Next up is the titular track, a tolerable duet with some fellow called Al B. Sure! about the LA race riots. This is the “purest” R & B track on the record and Bowie’s weirdness advertent or otherwise is kept to a minimum. Indeed, it sounds as though he was reining it in for the sake of a hit. Didn’t work.

Attentive listeners/viewers who could be bothered to sit through the first 60 seconds of that track may have noticed something unusual- the introduction contained a short avant-jazz trumpet solo. This was played by the late Lester Bowie who made contributions to five tracks on the record; and indeed, the more I have listened to BTWN the more I have come to the conclusion that it is the interplay between that Bowie’s exceptional trumpet skills and the other Bowie’s improvisatory-compensatory crude sax weirdness that rescues this album from sounding like an uneasy artifact of its time and elevates it into something curious and wonderful.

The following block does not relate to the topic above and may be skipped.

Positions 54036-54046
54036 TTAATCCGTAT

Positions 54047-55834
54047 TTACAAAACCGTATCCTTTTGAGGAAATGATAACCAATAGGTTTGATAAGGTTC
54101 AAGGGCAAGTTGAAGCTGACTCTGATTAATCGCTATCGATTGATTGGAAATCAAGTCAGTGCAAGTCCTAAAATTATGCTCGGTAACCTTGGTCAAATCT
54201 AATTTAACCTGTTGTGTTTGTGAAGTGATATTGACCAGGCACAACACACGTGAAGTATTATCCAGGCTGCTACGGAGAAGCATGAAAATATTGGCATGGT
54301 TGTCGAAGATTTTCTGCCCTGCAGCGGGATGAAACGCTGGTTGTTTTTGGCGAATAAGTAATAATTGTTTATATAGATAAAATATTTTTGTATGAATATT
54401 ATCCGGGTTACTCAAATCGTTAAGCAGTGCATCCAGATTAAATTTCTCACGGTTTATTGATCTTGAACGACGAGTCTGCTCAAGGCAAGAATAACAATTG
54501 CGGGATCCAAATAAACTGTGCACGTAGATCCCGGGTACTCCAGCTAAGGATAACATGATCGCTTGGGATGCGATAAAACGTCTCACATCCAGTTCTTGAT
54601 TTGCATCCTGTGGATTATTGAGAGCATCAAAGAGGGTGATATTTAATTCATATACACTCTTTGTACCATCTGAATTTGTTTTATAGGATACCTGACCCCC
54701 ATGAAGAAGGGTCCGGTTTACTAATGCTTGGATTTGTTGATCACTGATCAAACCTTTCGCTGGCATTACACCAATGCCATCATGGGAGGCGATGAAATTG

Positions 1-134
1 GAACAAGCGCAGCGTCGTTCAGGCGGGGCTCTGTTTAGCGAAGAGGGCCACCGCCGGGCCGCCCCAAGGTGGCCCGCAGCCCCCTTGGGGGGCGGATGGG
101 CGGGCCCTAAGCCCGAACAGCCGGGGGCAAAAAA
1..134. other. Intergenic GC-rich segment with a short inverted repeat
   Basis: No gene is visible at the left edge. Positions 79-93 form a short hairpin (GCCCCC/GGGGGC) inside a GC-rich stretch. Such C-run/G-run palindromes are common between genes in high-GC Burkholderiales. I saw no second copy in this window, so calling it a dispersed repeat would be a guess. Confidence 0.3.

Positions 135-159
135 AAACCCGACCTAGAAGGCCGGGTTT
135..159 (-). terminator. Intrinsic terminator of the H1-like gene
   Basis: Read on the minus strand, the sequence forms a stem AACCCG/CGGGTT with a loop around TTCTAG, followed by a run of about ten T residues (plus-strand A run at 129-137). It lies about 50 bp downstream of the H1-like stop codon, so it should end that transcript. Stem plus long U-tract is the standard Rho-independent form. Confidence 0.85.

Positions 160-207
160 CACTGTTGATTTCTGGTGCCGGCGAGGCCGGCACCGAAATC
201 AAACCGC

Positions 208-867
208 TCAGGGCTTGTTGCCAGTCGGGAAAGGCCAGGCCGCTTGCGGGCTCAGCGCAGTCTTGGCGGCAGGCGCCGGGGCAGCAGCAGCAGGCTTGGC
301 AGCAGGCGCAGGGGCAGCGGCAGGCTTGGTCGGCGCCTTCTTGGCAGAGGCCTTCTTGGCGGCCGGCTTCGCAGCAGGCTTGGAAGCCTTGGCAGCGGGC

After all, however extraordinary Bowie’s songwriting can be, his best records are defined by his collaborators who do so much to shape the sound. On Hunky Dory and Ziggy Stardust this was Mick Ronson; on Aladdin Sane Ronson was joined by the jazz pianist Mike Garson who transformed a bunch of rock tracks into something unique by sprinkling discordant piano notes all over the place. The Berlin era is defined by Eno’s synths and the ethereal/aggressive guitar work of Robert Fripp. Even Let’s Dance is elevated by the presence of Stevie Ray Vaughan. In all these cases however Bowie was sticking to instruments traditional in a rock format: guitar/piano/keyboards. On Black Tie White Noise his chosen soloist is an avant-garde jazz trumpeter- with assistance from his own sax, even though he can’t really play. And thus Nile Rodgers’ highly commercial instincts collide with Bowie’s surreal pop experimentalism repeatedly over the course of the album.